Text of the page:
ActivePaper Archive Farmers developed alternative energies out of necessity - Denver Post, 6/21/2008

Farmers developed alternative energies out of necessity




Denver Post Columnist

The more things change, so say the French, the more they stay the same.

And so it is that I look at Colorado’s burgeoning “new energy economy” and see the old technologies I wrestled with while growing up on a hardscrabble farm in the northeastern part of the state in the 1950s.

Wind and solar power are now state-of-the-art. But that was also true when my great-grandfather Redelf Ewegen bought two railroad sections of land in Phillips County in 1887.

The Union Pacific railroad that opened up the Great Plains to white settlement was largely financed by the sale of every other section of land (1 square mile) for 20 miles north and south along its route. The route ran through Julesburg and our farm, immediately north of Amherst, is 20 miles due south of those tracks.

The grasslands of what was then known as “The Great American Desert” were perfect for grazing cattle. But the problem arose of how to find water for human needs and livestock. Because the nearest rivers, the South Platte and the Republican, were each about 20 miles away, the answer was to dig a well.

But on the high plains, you have to dig 100 feet or more to tap the vast Ogallala aquifer — more today, because it’s dropping fast because of overuse of irrigation. Digging a well is easy enough, but the problem is how to lift the water. A gallon of water weighs more than 8 pounds, and lifting even 10 gallons 100 feet is equivalent to bench pressing 100 pounds 80 times. Since watering stock, washing clothes and irrigating a modest vegetable garden can take hundreds or thousands of gallons, it’s just not practical to pull up so much water by hand or with a windlass.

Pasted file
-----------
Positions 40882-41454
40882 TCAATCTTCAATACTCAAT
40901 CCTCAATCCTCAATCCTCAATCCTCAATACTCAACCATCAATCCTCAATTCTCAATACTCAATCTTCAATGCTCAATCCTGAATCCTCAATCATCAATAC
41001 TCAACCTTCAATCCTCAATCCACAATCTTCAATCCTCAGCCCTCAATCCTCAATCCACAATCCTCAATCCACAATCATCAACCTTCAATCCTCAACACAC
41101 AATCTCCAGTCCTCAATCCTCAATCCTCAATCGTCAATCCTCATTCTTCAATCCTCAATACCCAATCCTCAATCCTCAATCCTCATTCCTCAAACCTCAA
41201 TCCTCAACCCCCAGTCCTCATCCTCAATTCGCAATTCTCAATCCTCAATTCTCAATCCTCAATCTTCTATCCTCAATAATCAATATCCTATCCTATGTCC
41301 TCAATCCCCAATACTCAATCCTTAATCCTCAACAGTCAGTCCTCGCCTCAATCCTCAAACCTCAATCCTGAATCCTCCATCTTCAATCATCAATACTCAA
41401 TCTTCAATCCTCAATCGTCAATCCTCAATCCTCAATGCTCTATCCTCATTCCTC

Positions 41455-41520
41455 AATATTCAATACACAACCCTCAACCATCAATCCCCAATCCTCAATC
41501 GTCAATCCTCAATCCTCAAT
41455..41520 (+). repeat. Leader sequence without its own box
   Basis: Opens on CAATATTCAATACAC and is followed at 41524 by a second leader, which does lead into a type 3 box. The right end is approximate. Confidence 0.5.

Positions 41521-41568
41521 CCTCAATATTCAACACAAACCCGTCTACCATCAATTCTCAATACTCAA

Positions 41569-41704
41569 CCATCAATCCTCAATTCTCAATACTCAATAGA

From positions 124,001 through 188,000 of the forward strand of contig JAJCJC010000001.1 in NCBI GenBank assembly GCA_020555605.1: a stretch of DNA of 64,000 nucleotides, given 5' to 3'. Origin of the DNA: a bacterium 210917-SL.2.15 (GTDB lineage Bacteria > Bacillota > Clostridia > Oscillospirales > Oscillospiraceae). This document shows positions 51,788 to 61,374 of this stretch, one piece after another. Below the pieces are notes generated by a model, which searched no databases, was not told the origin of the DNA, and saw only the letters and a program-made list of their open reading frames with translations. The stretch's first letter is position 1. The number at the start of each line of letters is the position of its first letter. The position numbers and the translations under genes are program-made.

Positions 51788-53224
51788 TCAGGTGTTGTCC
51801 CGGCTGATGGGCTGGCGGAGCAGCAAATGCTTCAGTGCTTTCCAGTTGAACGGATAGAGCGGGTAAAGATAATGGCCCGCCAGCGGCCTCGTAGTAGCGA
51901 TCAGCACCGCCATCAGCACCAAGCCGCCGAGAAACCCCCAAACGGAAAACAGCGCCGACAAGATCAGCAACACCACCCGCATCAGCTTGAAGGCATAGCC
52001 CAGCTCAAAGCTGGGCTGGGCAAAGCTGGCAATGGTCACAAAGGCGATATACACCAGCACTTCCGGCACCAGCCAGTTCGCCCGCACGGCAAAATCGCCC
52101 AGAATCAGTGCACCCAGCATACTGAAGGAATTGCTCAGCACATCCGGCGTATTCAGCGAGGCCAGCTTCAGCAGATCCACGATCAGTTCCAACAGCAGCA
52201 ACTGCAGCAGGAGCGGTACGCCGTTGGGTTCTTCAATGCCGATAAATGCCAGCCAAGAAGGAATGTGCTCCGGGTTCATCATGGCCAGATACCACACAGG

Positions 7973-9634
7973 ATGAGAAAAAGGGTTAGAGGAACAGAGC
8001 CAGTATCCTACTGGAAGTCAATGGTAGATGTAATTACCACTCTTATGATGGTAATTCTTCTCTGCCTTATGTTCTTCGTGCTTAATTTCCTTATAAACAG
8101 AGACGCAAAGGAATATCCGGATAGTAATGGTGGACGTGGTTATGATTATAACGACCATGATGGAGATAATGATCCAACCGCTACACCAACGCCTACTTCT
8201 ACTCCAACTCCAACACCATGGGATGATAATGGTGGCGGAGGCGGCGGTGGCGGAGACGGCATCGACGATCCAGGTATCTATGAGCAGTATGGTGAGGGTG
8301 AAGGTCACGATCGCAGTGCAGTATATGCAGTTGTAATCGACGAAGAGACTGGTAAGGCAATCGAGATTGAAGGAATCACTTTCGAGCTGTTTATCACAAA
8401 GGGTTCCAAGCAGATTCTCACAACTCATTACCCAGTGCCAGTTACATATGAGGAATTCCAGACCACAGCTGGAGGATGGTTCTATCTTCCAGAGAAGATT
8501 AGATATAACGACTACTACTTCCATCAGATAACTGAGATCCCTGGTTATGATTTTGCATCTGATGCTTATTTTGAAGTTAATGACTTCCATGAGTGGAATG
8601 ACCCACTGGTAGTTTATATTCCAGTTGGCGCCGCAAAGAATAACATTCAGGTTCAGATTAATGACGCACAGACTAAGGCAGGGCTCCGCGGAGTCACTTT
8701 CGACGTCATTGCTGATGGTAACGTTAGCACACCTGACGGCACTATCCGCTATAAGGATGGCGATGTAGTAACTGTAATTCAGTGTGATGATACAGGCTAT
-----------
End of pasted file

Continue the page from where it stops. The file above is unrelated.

Robert Caro’s superb biography of Lyndon Johnson, “The Path to Power,” paints a compelling picture of the hardships that carrying water inflicted on the unfortunate women who usually had to perform that task.

The Texas hill country didn’t have enough reliable wind to make windmills practical. Thus, farms clustered near creeks, and the women had to carry water from the creek for household needs and washing. Caro writes of old women he interviewed and how their shoulders were permanently bent from that aching ordeal.

I have a yoke I bought in that last, best place for antiques, Leadville, that pioneers used to carry water. If you set it on your neck and put your hands on the ends to balance it, you can carry buckets of water from the attached chains. But carrying even 10 gallons this way is a load of about 100 pounds, and it takes its toll.

Happily for the pioneers of eastern Colorado, we had wind in abundance. Thus our faithful windmill let nature do the work of keeping our cistern and stock tanks filled and our garden watered. Even though the REA reached us in the 1930s, we used that windmill to pump water well into the 1960s, until we finally replaced it with an electric pump.

While we had electricity and running water in our house, we didn’t have a bathroom or water heater. To bathe in winter, we’d heat water on a propane stove. For washing clothes, we’d heat water on a wood burning stove in our wash house that we’d fuel with corn cobs.

My father, Ralph Ewegen, came up with the idea of a solar-powered water heater because he wanted an easy way for us to clean up after a hard day in the fields. He simply mounted a 55-gallon drum atop an old smokehouse near the windmill and let the summer sun heat it up. We’d wash the day’s grime off without paying a penny to the power company.

Today, when I see the new windmills of eastern Colorado sending pollution-free power to the cities or see rooftop-mounted photovoltaic cells or solar water heaters, I just smile and say, “Welcome back.”

The funny thing is, my ancestors never knew they were pioneering environmentalists. They just thought they were poor folks getting by.

But they were rich in self-reliance and ingenuity — and I applaud the fact that our society is finally returning to those bedrock values.